The Control Objectives for Information and Related Technologies (COBIT) and the Committee of Sponsoring Organizations of the Treadway Organization (COSO) have more in common than the pleasant alliteration. Both entities work with establishments to help them in the management of financial reporting controls. Organizations can protect data by creating solid internal control objectives by understanding the differences, overlaps, and similarities between COSO and COBIT.
COSO Vs. COBIT
What is COSO?
In 1995, five significant professional associations came together and founded COSO with the primary objective of sponsoring National Commission on Fraudulent Financial Reporting. The five were: IMA (Institute of Management Accountants), IIA (Institute of Internal Auditors), FEI (Financial Executives International), AICPA (American Institute of Certified Public Accountants), AAA (The American Accounting Organization). These five organizations developed guidance and frameworks on internal control, enterprise risk, and fraud deterrence.
Information Systems and Audit Control Association, now known as ISACA was founded in 1967. The IT professional association creates IT certifications that are recognized all over the world and also develops guidelines for auditing control.
COSO framework gives internal controls an applied risk management approach. Its latest version was updated in 2016. The structure applies to both internal and financial reporting and focuses on five interrelated strategic points, which are:
- Governance and Culture: This relates to ERM (Enterprise Risk Management) oversight to day to day activities.
- Strategy and Objective Setting: The strategy argues that the goals set by risk tolerance have to be measured objectively.
- The Performance: Requires effective reporting and priority of risks.
- The Review Revision: Involves monitoring and internal audit on a continuous basis and when necessary revise the controls.
- Information, Communication, and Reporting: Requires communication across both external and internal stakeholders.
COBIT 5 Framework
While COBIT 5 also comprises five strategic principles, its goals and purpose differ from the COSO despite the matching numbers. COBIT 5 incorporates:
- Meeting Stakeholders Needs: Requires that those receiving benefits and bearing risks are included in the organizational decisions to determine the resources needed.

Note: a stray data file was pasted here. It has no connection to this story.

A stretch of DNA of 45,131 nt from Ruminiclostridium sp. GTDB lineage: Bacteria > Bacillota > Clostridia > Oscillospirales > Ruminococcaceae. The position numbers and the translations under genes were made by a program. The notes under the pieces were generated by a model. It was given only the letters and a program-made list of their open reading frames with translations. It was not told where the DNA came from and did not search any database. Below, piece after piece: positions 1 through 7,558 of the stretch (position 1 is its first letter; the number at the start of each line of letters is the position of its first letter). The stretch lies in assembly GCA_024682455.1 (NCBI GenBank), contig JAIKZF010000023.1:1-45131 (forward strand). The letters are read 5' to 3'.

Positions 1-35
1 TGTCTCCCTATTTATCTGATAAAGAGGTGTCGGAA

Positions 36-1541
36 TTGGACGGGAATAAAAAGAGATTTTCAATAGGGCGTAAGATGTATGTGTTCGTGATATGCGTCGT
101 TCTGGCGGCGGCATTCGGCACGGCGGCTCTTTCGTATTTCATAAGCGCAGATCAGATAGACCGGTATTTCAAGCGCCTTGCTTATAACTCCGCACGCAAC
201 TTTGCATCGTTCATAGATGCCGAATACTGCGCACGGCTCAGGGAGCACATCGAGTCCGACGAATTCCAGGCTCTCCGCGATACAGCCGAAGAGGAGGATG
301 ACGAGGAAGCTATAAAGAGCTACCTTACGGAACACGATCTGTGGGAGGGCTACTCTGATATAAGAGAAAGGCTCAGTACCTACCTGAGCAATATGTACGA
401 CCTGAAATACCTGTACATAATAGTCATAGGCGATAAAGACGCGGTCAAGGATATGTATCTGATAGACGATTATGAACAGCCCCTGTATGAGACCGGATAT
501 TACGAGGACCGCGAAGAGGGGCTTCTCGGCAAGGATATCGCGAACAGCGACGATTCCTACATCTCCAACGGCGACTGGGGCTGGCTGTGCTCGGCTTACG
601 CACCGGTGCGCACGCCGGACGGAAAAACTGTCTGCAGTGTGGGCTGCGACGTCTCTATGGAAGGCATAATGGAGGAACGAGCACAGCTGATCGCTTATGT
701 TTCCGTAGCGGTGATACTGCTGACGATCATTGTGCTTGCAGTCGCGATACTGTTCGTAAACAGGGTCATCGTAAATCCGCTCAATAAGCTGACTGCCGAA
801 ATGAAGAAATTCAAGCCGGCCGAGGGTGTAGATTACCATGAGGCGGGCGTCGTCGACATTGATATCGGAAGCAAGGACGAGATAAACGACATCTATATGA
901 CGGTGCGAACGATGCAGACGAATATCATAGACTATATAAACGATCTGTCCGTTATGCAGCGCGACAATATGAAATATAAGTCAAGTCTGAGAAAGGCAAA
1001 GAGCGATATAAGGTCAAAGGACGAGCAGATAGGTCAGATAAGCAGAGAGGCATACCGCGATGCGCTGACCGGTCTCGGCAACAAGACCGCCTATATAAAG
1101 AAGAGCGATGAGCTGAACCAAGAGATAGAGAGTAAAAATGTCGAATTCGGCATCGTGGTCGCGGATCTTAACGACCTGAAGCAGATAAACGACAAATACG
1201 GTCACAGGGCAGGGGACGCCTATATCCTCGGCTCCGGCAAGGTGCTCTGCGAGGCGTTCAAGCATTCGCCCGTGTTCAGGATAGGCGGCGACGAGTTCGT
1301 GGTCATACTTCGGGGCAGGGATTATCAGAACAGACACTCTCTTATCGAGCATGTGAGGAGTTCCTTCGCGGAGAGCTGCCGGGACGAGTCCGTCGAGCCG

- Covering the Enterprise End to End: This principle ensures that besides the IT Function, ERM incorporates all information and technology related details like applications as assets.
- Applying a Single Integrated Framework: acts to create a single enterprise management and governance framework from the multiple standards.
- Enabling a Holistic Approach: Interconnects governance across the establishment by integrating processes, culture, organizational structures, information, policies, and infrastructure.
- Separating Governance and Management: Sets a prioritized direction by need evaluation while separating the governance body from tracking activities.
Differences between COSO and COBIT 5
These two have very different functions in organizations while they seem similar. COBIT 5 gives a framework that builds best practice controls in organizations. COSO on the other hand, guides organizations on how to reduce fraud and establish risk tolerances.
Entities that choose to establish models of financial risk reporting aligning with COSO will also find COBIT 5 helpful in the organization of their control landscape. In a new house example, COSO is the building plans as it lays out the locations of the rooms in general. It allows an organization to frame the building. But walking through a home that is framed shows only an outline of how the final plan will look.
COBIT 5 shows establishments with details like where to put plumbing, electrical systems then put up the wall. The COBIT 5 framework sets COSO into action with more information to enable organizations to secure IT environment.
Why organizations need both COSO and COBIT
COSO and COBIT 5 work together in creating a controlled landscape and a governance and risk model to allow security to comply with what is needed.
COSO responds to controls that are related to fiduciary duty only. COSO is designed to primarily enable SOX (Sarbanes-Oxley) 404 requirements and limits itself to a particular area of an entity’s IT environment. The two, therefore, overarch risk, governance program, compliance as well as complement each other.
Trust services organizations, for example, that govern their compliance under COSO can align the strategies to the COBIT 5 processes and decide which practice goals cover both.
For example, AICPA helps to visualize the mapping through an excel spreadsheet. With the COSO approach, it is crucial for establishments to take a risk assessment for mitigation and determine critical environments. External financial reporting ought to reflect the underlying events and transactions as part of the process. Since COBIT 5 offers particular risk assessment ways for risk assessment, it aligns with this requirement. Example, COSO risk assessment component and COBIT PO 8 Manage Quality dovetails. As per COBIT, the satisfaction of the stakeholders with the IT formal process QA that meet objectives and goals, receiving QA reviews process, and IT quality defines measurement.
Ken Lynch is an enterprise software startup veteran, who has always been fascinated about what drives workers to work and how to make work more engaging. Ken founded Reciprocity to pursue just that. He has propelled Reciprocity’s success with this mission-based goal of engaging employees with the governance, risk, and compliance goals of their company in order to create more socially minded corporate citizens. Ken earned his BS in Computer Science and Electrical Engineering from MIT.